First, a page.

Categories of Special Interest
In Use As
1775 - 1780
Attached four-bay four-storey former house over basement, built 1776-9 as pair with No. 17 and having further recessed bay to west, approached by integral carriage-arch. Five-bay rear elevation. Now in commercial office use over restaurant. U-plan pitched slate roof, behind brick parapet walling (covered by vegetation) with masonry coping and concealed rainwater goods, smaller hipped roofs to re-entrant angle having rooflights, and with flat roof over recessed bay; tall brown brick chimneystacks with octagonal clay pots to party walls. Flemish bond red brick walling on granite plinth, with ashlar limestone walling to basement, and west bay recently refaced or rebuilt; rendered to rear, painted to lower floors. Square-headed window openings, diminishing in height to upper floors, with painted rendered reveals and painted masonry sills, with raised granite surrounds to basement openings. Replacement timber sliding sash windows, one-over-one pane to ground and first floors, six-over-six pane to second floor and three-over-three pane to top floor. Continuous decorative cast-iron balconette to first floor. Painted masonry doorcase comprising round-headed door opening flanked by engaged Doric columns with triglyphed frieze carrying modillioned open-bed pediment, plain fanlight with ovolo-moulded surround over lintel cornice, and twelve-panel raised-and-fielded timber door with weatherboard and brass furniture. Granite platform bridging basement with eleven granite steps to street level with half-landing platform, and two cast-iron bootscrapes. Basement area enclosed by decorative cast-iron railings on granite plinth wall with moulded granite coping, having decorative cast-iron corner piers with ball-finials. West bay concealed behind channel-rusticated granite carriage-arch with steel gates and granite coping. Interior of building has four-room plan to ground and first floors. Large two-bay entrance hall having wall panels with cartouche, stucco frieze, moulded cornice, timber panelled window reveal and timber pilasters to entrance door supporting stucco architrave to fanlight, and also has marble fireplace and decorative ceiling rose. Two-bay reception room alongside. To rear is stairs hall, with vaulted ceiling, wall panels, decorative stucco ceiling and Portland stone staircase with wrought-iron balusters, brass enrichments and mahogany handrail. Stairs hall flanked by two further rooms. Ground floor rooms have plain ceilings, wall panels and recent joinery. First floor front and rear drawing rooms amalgamated in nineteenth century and have stucco ceilings and plain wall panels.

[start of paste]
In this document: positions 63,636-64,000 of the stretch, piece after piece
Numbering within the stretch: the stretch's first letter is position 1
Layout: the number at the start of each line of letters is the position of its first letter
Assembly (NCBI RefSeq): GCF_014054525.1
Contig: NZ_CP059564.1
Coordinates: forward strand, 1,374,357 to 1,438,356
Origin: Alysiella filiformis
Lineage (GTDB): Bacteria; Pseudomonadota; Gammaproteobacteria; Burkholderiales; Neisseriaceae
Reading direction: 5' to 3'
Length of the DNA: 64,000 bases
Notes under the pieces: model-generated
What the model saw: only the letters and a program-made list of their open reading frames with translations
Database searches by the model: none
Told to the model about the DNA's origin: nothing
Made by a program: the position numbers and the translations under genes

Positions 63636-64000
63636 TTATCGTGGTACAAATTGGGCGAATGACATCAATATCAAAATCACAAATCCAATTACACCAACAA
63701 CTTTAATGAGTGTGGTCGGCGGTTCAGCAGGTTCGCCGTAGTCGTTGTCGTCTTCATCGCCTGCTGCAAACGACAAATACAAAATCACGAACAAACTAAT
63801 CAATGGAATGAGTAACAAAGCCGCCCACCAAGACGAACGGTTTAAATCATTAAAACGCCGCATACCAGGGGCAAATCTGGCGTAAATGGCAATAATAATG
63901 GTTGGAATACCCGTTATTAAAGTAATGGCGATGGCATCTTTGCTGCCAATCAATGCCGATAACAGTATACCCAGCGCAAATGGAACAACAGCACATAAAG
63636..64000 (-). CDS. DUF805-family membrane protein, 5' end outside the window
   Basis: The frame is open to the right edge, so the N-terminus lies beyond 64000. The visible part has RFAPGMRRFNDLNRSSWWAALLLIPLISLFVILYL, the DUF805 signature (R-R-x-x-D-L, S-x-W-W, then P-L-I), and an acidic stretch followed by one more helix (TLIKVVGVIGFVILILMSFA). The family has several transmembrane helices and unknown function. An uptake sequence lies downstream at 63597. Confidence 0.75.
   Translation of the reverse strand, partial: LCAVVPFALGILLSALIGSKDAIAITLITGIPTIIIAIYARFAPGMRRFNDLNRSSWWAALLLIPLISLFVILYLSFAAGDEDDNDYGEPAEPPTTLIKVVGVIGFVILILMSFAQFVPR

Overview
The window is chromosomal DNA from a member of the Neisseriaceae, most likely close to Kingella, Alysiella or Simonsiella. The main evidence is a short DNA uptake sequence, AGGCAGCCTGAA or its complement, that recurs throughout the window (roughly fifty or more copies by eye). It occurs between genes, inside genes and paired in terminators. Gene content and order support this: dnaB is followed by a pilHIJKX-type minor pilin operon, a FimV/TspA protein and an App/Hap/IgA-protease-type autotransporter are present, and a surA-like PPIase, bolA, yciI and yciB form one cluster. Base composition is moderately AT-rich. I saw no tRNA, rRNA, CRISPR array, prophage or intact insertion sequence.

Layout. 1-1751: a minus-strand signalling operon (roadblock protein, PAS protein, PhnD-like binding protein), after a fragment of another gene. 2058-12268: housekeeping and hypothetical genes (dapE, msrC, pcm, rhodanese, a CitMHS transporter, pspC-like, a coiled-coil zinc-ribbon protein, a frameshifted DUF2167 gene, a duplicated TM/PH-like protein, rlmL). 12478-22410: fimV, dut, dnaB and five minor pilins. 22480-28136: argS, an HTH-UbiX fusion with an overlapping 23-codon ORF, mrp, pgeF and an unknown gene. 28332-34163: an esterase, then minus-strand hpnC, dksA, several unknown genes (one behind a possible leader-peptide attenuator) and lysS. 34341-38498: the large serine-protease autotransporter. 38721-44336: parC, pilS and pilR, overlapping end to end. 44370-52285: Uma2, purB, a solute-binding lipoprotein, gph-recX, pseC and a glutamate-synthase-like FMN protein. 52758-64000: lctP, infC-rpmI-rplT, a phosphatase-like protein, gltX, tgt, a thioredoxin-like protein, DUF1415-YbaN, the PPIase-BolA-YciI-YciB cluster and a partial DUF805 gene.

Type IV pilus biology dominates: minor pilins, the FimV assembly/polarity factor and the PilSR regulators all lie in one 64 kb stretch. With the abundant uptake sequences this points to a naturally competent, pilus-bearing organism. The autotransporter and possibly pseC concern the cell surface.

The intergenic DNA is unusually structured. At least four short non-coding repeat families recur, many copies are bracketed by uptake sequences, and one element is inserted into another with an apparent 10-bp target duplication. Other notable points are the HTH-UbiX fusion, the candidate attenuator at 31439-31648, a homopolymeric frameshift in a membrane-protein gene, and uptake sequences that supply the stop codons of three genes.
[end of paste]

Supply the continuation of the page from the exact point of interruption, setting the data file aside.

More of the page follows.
A substantial, elegant Georgian house built for Gustavus Hume and later the residence of the Church of Ireland archbishops of Dublin. The late eighteenth-century façade, largely concealed by vegetation growth, is distinguished by well-balanced proportions, graded fenestration, a Pain-style Doric doorcase reached by an ample flight of granite steps, and is enlivened by decorative iron railings, boot-scrapes and a continuous balcony. Purchased by David La Touche in 1779. Stuccowork attributed to Michael Stapleton. While the interior is largely well-retained, it is generally more plain than that of No. 17. St. Stephen's Green developed in a more ad hoc fashion than the mid-eighteenth-century squares, as is evident in the range of styles and the irregularities in street frontage. Presenting a grand, if somewhat austere frontage to this stretch of St. Stephen's Green, No. 16, in conjunction with the adjoining equally large houses, is a key component of this historic and diverse streetscape.